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I have read this thread in the past couple of days and recommended it to a couple of friends. It is great pics and writing. I got the link to this on a sport bike forum in the Atlanta area.

http://www.blokessportbike.com/

I think a lot of people are posting a link to your RR on a lot of forums. I have been a member on this forum for a little bit but I usually read stuff or view the picture thread. I wanted to thank you for taking the time to post you RR. It is a great read. I hope if you turn south you make it to the Atlanta area. Some great roads and great food in the southeast.

I look forward to your next post.
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Old 08-26-2012, 09:43 PM   #337
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Squalor show. Your Detroit pics tell a cautionary tale.
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Old 08-26-2012, 10:00 PM   #338
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More urban decay pics! That shit fascinates me.

BTW, are you using a Kriega US20 with a US10 stacked on top of it?
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Old 08-26-2012, 10:03 PM   #339
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I've been following your report with great interest. But it's funny, I now find myself absolutely riveted by your investigation of my city (well, 20 minutes away) that I've never given the slightest shit to go see. Other than zip down, see a ballgame, and get the hell back out it might as well be a thousand miles away. Detroit is such a sad place, both my grandfather and my father tell tales of a time that will never be again. At age 80 or so my grandfather, who had once had his business here but long since retired and moved on, returned with some friends from France to show them the city where he built his life. As he drove them around past the site of his former company and places that he knew, he literally began to cry, seeing this once mighty city reduced to what you've shown in these pictures. If you're interested in amazing contrast, ride up Jefferson and into Grosse Pointe. Blink as you cross Altar Rd. The change will blow your mind.
If you need a place to crash while you're here or anything at all, hit me up. I'd be happy to oblige.
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Old 08-27-2012, 01:26 AM   #340
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Epic ride report. Love it. Thanks for taking the time to post it :)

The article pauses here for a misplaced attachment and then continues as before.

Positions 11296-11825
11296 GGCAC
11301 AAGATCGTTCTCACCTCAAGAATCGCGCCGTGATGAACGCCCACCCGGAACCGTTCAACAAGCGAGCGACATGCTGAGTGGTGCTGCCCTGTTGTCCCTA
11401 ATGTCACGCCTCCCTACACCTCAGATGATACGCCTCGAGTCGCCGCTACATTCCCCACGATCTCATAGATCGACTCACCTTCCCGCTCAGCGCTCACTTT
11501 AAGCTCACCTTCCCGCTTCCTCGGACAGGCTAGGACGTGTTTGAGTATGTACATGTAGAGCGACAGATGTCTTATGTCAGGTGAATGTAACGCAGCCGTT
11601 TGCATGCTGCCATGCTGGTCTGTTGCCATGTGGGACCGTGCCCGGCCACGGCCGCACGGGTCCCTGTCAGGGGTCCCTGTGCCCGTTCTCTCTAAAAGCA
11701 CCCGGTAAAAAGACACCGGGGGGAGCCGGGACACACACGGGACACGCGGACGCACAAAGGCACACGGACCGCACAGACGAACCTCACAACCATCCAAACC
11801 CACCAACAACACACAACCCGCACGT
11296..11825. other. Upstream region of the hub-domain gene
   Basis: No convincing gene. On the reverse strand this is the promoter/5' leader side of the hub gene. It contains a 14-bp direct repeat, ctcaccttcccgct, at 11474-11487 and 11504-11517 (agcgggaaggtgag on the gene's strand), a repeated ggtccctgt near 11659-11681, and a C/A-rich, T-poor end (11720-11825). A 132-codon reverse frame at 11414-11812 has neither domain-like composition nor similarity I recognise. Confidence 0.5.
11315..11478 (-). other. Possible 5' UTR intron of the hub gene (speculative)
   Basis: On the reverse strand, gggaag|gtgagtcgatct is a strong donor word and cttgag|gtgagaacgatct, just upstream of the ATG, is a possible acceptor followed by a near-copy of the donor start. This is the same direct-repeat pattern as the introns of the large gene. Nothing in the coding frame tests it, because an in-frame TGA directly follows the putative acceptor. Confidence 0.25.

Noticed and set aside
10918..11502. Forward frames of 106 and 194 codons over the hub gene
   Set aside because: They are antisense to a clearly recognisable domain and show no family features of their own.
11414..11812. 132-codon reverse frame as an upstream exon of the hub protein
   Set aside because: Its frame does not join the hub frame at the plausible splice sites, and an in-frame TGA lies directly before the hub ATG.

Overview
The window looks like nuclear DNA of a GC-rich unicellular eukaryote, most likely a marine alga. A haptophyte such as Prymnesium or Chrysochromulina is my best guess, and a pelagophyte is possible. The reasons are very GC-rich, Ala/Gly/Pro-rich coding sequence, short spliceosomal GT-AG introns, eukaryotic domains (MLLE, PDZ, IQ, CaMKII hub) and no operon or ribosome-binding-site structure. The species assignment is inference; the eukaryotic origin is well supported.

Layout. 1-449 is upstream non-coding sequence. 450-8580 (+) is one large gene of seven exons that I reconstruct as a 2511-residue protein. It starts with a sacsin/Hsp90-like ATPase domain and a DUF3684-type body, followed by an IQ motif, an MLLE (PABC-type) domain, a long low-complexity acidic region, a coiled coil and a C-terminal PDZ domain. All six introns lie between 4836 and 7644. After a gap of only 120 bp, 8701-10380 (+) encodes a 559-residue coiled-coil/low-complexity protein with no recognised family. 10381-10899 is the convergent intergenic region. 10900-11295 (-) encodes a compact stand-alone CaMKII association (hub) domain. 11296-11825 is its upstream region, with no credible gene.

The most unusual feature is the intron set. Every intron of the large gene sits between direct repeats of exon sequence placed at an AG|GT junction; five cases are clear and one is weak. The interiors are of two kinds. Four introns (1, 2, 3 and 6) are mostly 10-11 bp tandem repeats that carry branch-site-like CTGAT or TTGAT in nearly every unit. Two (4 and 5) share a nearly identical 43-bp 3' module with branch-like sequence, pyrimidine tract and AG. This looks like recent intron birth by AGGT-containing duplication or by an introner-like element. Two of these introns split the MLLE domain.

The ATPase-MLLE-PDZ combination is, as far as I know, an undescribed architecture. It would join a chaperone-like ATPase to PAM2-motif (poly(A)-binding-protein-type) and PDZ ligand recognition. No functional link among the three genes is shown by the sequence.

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Old 08-27-2012, 03:31 AM   #341
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I have been on vacation in the Detroit area a couple of times, and it amazes me that when you go from down town towards for example Dearborn, you don't have to go far before you see deserted bulidings, it's kind of like a whole part of the city is just left in a hurry, and then you drive a little further and the city is all alive again.
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Old 08-27-2012, 05:17 AM   #342
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Great pictures of the bike in post-apocolips background, but freaking sad for Detroit.
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Old 08-27-2012, 06:47 AM   #343
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I doubt you are still in Detroit, but if so, shoot me a pm and we can grab lunch or dinner.
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Old 08-27-2012, 06:47 AM   #344
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I'm IN

Thanks for the great thread, I'm subscribing as we speak.......er write........
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Old 08-27-2012, 07:09 AM   #345
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Unfortunately (or fortunately)? I'm not in Detroit anymore....

And I do want to confess that I'm guilty of what a lot of people are guilty of up to this point--of painting a picture that Detroit is nothing but a run down metropolitan wasteland. Not all of Detroit is like the pics above. Like most other cities, there are some truly amazing homes--extremely beautiful, perfectly manicured blocks of what would be million dollar + residences in other parts of the country. The difference is that, just a block away (or a few doors down), there'd be a collapsed or burned down houses or entire blocks of really shady looking places. The contrast was more extreme than anything I've seen. And several times I stopped to take pictures and the stench of a rotting animal (was it an animal or was it a person?) was a reminder that it wasn't just the buildings that were decomposing.

There were some really cool places to eat/drink. And there's culture (I'll get to all that soon). And there are the working class folks whom you could tell took pride in their houses. Perhaps they just became accustomed to the disrepair next door?

Another unusual thing was that the majority of cars were relatively new or at least well-kept. Not once did I see a burned out Oldsmobile in a field or a car up on blocks. In LA you could spot a seedy section just by the types of cars parked out on the sidewalk. Turn down the wrong street and you'll know it just by examining the vehicles. Not so in Detroit.